Corrugated iron roofs.

The cries of babies.

The smell of fish drying.

There was Sam. He was stood at the end of the soi next to a stinking rubbish bin that was so full it was spilling out all over the pavement and various people’s living space. In his hand he held a rolled up newspaper, using his cigarette lighter he was setting the paper alight and trying to catch the rubbish heap on fire. Antti ran up to Sam and hit him hard across his head. Sam fell to the floor and lay on the ground, then he shuffled through his pockets until he found his cigarettes and lit one up.

“WHAT TH’FUCK ARE YOU DOING!” screamed Antti.

Soi dogs started barking in cages and movement was stirring behind closed doors.

“Playing with fire” replied Sam, who started laughing.

As did Antti.

Sam’s laughter caught Antti like the flames that were slowly getting larger and more uncontrolled.

The smoke rising into the night’s sky mixing with their joy.

Sam phoned Antti and told him he was leaving. He had bought a ticket out of there for two days later. Antti said nothing. The silence was one of acceptance. The police had been lied to, paid off, whatever. They knew it was big-nose business, not Thai business. Figgis hadn’t died. He had fallen down the stairs. He was told to say what he said or worse would happen. He was told that they knew about him and Jonah.He worked with Sam’s friends and they could speak Thai. The Thai police wouldn’t push it, they had drug dealers to kill.

The first thing Sam did was to get lost.

And where does a farang go to get lost but among the freaks, the tourists, the fake people. Sam understood and knew that his past was well and truly severed. So, down to the liars he went.

He sat around Khao San road and its surrounding area, listening to these people talking. Saying nothing. He was nothing more than a shadow. Hardly anybody noticed him and anyone that did left him alone. Listening to the people around him, how they did this or that, smoked opium with this or that hilltribe, Sam knew these people were only doing what they were doing to tell other people about it. Like dope smokers who walk around with ganga images on their T-shirts, and then complain when they get searched by the police. Idiots, liars, fakes. Finally, enough was enough. He had to get away from them.

He would wander aimlessly around back sois and canals, watching the way that people live with nothing and still survive. He would sit in a park, talking to soi dogs and drunkards. He would stand in doorways to shelter from the periodic rain showers. He would stare into the sad eyes of elephants, who are dragged around the city by their mahoots, to eat bananas bought for them by tourists.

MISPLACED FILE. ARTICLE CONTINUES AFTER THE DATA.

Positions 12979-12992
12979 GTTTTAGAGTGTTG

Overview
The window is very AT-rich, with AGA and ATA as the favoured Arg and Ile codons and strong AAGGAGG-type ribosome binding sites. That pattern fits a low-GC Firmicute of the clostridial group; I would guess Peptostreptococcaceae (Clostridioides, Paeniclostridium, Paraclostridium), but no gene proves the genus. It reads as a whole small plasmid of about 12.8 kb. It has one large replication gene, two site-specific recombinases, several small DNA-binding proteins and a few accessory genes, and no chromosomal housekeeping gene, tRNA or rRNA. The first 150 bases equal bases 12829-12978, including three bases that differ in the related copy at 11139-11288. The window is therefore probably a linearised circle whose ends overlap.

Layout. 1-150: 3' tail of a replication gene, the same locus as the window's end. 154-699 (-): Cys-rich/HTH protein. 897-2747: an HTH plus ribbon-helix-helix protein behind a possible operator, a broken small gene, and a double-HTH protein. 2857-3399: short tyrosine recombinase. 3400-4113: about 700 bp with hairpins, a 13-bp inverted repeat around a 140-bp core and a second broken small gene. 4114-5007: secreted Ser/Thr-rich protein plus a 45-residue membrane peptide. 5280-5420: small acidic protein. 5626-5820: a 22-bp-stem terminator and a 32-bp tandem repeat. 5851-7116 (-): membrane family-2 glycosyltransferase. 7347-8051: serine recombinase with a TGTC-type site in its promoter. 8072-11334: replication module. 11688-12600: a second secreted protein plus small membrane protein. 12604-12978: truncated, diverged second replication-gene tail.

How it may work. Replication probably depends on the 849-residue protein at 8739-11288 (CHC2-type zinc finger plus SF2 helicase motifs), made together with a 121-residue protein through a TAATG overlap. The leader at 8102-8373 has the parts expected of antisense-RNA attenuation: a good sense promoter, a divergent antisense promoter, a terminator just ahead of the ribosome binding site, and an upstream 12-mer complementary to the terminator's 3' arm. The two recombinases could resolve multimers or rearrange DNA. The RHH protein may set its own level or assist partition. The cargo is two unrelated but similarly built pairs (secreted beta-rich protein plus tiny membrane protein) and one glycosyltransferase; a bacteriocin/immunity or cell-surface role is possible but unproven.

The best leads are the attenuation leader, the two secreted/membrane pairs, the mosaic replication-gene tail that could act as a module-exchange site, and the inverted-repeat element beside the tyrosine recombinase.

It was a new morning and Sam dived into a little eating shack. He was starving. He was of course, the only Caucasian there, but the interest the Thais felt for him lasted only two or three minutes and then they got on with eating their noodles. He was sat on a plastic stool, eating his rice on a folded table. A Thai came and sat next to him, they exchanged smiles and the man turned away from him, turned his attention towards his dinner. Sam saw the man eating his food with a vengeance.

“Jesus, you’re hungry” he said.

The man paid absolutely no attention to him.

None whatsoever.

Sam looked at the other Thais, feeling slightly embarrassed but they just gestured at their ears. Then Sam understood. The man was deaf. Sam tilted his head upwards and stared at the roof, with its hanging pans, rotten timbers and hungry gekkos. Then he started speaking to the deaf man in English. He told him everything. He told him about his life in Europe, in Japan, his choices, his mistakes, Figgis and Oz. The man just carried on eating and drinking, a look of satisfaction appearing on his face. When the man had finished eating Sam stood up, shook his hand and mouthed “Thank you” in Thai. The man gave him a quizzical look and simply smiled. Sam watched him leave, and glanced to back of the shack where some men were drinking whiskey. Sam turned and walked out. Without paying his bill, without a thank you, he walked out.

He passed people unaware that they would die one day,

passed buildings that will one day be torn down,

passed corporate fast food chains and stalls selling dead squid,

passed the whole damned world.